Imagine taxiing down the runway with an open canopy, feeling the cool breeze through your body.
After closing the canopy and being in position, the aircraft is cleared for takeoff. Adrenaline rushes through your body, making your heart race as anticipation increases. In a matter of seconds, you go from being on the ground to looking out the glass cockpit and being engulfed by nothing but white clouds and the bright blue sky. You are now 30,000 feet in the air, traveling at up to 812 miles per hour, with the feeling of 3,000 pounds from the thrust of the afterburners and the force of gravity pulling down while ascending through the sky.
This is what pilots flying the T-38 Talon experience.
As the world’s first supersonic, twin-engine, high-altitude trainer, the jet first flew in 1959 and continues to be utilized to this day.
“Pilots love to fly the T-38,” said U.S. Air Force Capt. Andrew, a pilot assigned to the 393d Bomb Squadron. “It’s fast, maneuverable and a great-looking jet.”
The Air Force received more than 1,100 of the T-38 Talons by the time production of the aircraft ended in 1972. Over time, specific airframes, engine, and other components have been modified, replaced and upgraded to keep this aircraft operational.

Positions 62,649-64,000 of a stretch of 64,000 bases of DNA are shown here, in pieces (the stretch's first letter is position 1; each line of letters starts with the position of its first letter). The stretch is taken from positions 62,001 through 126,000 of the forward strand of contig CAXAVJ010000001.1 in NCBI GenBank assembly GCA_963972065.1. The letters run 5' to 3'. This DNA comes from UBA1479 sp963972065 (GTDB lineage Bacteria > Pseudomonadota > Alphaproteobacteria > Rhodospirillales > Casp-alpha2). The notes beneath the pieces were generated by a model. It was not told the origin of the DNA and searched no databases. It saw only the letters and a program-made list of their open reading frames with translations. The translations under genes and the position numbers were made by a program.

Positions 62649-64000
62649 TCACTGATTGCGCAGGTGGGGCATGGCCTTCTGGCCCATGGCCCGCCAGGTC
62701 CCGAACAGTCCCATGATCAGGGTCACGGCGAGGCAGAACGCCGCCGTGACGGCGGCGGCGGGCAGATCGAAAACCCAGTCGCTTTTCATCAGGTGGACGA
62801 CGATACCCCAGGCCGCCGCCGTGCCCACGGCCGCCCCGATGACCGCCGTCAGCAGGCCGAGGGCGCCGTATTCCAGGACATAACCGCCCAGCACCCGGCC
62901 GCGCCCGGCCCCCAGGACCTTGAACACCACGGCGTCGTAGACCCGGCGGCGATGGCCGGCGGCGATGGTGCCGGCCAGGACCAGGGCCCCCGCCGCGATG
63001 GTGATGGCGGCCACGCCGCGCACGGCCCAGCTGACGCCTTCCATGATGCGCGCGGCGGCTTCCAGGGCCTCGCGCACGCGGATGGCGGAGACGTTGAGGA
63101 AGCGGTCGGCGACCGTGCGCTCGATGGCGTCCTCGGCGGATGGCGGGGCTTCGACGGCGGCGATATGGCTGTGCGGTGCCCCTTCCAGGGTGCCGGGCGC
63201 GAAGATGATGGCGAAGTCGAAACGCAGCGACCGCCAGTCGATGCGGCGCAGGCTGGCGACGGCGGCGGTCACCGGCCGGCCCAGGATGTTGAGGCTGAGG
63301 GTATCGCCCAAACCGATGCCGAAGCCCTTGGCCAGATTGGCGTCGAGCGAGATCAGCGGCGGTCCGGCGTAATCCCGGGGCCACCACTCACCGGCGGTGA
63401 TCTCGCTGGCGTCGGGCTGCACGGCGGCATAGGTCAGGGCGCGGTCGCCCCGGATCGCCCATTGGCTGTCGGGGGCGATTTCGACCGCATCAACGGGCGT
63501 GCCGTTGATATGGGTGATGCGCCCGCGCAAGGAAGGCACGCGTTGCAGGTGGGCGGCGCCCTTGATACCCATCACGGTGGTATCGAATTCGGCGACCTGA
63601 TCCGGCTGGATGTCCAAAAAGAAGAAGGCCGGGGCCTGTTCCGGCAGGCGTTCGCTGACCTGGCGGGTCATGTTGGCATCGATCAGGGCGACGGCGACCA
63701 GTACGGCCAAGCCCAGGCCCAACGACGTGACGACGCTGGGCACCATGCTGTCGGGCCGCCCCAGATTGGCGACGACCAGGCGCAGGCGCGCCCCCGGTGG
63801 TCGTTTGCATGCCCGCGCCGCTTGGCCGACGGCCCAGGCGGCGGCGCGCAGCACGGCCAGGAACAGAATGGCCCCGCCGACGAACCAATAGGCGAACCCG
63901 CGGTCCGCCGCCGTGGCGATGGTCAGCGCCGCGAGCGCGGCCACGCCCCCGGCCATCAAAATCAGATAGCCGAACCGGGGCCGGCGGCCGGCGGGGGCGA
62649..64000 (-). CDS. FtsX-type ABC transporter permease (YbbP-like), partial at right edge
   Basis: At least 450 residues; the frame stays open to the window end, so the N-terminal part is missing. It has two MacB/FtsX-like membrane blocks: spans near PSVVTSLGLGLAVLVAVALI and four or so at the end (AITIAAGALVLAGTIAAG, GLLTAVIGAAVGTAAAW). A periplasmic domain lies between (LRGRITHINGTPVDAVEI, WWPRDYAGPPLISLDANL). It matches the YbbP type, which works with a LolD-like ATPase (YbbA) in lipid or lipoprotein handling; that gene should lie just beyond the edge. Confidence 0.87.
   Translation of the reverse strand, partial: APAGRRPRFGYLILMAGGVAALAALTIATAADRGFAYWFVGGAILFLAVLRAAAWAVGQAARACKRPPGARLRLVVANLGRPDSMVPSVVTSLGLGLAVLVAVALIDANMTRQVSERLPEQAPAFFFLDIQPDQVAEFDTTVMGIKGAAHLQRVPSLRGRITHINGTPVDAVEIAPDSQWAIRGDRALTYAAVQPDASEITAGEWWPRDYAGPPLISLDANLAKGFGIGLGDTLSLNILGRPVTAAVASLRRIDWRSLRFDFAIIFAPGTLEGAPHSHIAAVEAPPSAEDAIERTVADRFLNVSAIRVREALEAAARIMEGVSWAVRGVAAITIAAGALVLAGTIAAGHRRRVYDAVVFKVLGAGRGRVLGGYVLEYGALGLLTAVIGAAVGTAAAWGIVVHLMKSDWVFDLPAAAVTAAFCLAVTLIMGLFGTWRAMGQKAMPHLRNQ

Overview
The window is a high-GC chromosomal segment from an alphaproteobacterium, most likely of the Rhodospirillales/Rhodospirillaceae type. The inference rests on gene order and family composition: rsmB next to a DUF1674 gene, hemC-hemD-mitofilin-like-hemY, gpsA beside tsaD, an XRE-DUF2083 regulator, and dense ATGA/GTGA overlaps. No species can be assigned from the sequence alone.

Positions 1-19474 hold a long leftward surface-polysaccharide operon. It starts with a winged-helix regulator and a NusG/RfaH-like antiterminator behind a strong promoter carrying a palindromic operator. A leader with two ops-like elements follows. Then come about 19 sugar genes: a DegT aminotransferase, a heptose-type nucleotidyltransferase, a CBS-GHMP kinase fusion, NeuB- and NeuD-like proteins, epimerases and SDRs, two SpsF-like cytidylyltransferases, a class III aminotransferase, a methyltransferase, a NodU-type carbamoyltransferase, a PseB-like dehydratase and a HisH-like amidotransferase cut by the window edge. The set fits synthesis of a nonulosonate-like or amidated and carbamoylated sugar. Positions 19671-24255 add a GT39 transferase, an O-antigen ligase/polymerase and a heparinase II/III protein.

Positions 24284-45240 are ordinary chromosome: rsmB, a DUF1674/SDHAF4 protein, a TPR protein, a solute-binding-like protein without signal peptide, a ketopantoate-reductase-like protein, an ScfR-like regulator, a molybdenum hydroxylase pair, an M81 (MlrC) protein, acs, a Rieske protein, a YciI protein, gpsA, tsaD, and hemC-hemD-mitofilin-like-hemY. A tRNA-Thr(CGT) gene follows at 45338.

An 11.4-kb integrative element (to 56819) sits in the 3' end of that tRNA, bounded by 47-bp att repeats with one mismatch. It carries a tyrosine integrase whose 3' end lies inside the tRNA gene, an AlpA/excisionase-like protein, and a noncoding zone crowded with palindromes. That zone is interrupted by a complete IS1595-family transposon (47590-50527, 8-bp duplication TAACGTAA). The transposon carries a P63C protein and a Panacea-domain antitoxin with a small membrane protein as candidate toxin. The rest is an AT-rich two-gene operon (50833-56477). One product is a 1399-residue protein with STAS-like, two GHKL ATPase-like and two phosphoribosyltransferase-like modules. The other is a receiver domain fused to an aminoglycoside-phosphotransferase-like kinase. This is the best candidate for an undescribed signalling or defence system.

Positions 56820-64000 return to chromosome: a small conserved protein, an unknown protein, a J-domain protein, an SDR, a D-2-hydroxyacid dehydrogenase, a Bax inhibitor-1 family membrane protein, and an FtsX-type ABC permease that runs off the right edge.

“It has no autopilot or modern avionics, so when you strap into the jet you feel like you’re being transported back to the 1960s,” said Andrew. “Whiteman’s maintainers do an amazing job keeping these jets airworthy.”
Air Education and Training Command is the primary user of the T-38 Talon, as it prepares pilots for front-line fighter and bomber aircraft like the F-16 Fighting Falcon, A-10 Thunderbolt, F-22 Raptor, as well as the B-2 Spirit.
“The T-38 aerobatic jet trainer is used by the bomb squadrons to maintain pilot proficiency,” said Andrew. “Without the T-38, pilots would have to spend more time practicing basic skills in the B-2, which is a much more expensive and maintenance-intensive aircraft.”
The T-38s at Whiteman Air Force Base, Missouri, have the important mission of keeping pilots prepared and skillful in the sky to ensure aerial domination.
“The T-38s play a critical role in maintaining the lethality of bomb squadron pilots here,” said Andrew. “They help the 393d Bomb Squadron Tigers maintain a basic level of Airmanship so that when we are fighting in the B-2, we are able to focus on higher level tasks and tactics.”
For the past 60 years, fighter and bomber pilots have trained in T-38s. This aircraft has served our nation in the past and will continue to serve it in the future.